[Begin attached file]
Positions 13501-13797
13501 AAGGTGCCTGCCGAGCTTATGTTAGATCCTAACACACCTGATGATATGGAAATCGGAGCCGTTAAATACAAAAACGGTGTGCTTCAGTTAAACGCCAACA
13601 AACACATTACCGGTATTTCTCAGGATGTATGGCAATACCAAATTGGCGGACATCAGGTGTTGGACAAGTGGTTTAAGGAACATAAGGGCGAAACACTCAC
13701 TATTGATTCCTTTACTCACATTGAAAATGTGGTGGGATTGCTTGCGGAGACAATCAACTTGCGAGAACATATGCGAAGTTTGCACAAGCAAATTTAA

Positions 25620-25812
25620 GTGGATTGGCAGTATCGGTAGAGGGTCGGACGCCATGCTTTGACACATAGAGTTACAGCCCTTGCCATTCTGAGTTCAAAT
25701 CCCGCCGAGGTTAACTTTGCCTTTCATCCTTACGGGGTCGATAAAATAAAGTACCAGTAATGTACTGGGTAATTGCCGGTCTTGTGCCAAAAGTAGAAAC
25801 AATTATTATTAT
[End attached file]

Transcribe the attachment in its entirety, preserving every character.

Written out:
Positions 13501-13797
13501 AAGGTGCCTGCCGAGCTTATGTTAGATCCTAACACACCTGATGATATGGAAATCGGAGCCGTTAAATACAAAAACGGTGTGCTTCAGTTAAACGCCAACA
13601 AACACATTACCGGTATTTCTCAGGATGTATGGCAATACCAAATTGGCGGACATCAGGTGTTGGACAAGTGGTTTAAGGAACATAAGGGCGAAACACTCAC
13701 TATTGATTCCTTTACTCACATTGAAAATGTGGTGGGATTGCTTGCGGAGACAATCAACTTGCGAGAACATATGCGAAGTTTGCACAAGCAAATTTAA

Positions 25620-25812
25620 GTGGATTGGCAGTATCGGTAGAGGGTCGGACGCCATGCTTTGACACATAGAGTTACAGCCCTTGCCATTCTGAGTTCAAAT
25701 CCCGCCGAGGTTAACTTTGCCTTTCATCCTTACGGGGTCGATAAAATAAAGTACCAGTAATGTACTGGGTAATTGCCGGTCTTGTGCCAAAAGTAGAAAC
25801 AATTATTATTAT